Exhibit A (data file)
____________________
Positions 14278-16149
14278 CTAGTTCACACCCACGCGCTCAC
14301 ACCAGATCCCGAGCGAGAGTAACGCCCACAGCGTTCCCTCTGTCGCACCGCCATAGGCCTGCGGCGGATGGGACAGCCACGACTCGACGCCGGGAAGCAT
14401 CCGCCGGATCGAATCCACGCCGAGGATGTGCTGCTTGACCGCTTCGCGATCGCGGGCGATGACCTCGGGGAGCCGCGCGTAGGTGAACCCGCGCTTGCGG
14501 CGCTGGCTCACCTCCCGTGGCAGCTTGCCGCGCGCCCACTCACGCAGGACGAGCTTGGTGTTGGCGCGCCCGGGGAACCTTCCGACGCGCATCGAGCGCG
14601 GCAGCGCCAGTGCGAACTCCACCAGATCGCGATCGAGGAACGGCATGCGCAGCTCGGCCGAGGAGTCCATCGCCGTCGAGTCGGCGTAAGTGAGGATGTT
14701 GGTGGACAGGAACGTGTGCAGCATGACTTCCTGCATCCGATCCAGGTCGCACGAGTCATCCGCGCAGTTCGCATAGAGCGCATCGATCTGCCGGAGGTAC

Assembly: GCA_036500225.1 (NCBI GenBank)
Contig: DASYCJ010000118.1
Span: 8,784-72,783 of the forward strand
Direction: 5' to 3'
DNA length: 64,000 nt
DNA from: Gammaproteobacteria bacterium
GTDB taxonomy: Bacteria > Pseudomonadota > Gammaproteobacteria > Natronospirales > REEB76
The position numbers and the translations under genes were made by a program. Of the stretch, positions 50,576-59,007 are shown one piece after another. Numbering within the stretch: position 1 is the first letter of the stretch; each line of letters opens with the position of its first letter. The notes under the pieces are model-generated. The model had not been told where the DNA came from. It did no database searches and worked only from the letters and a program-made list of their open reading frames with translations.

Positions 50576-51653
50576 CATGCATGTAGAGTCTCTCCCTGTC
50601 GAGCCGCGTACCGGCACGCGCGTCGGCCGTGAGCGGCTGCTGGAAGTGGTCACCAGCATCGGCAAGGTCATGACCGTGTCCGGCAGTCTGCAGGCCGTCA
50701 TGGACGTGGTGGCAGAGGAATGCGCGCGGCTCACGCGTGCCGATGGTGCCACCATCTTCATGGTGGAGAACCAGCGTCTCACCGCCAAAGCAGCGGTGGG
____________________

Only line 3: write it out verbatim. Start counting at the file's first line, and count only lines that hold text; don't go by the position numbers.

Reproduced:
14301 ACCAGATCCCGAGCGAGAGTAACGCCCACAGCGTTCCCTCTGTCGCACCGCCATAGGCCTGCGGCGGATGGGACAGCCACGACTCGACGCCGGGAAGCAT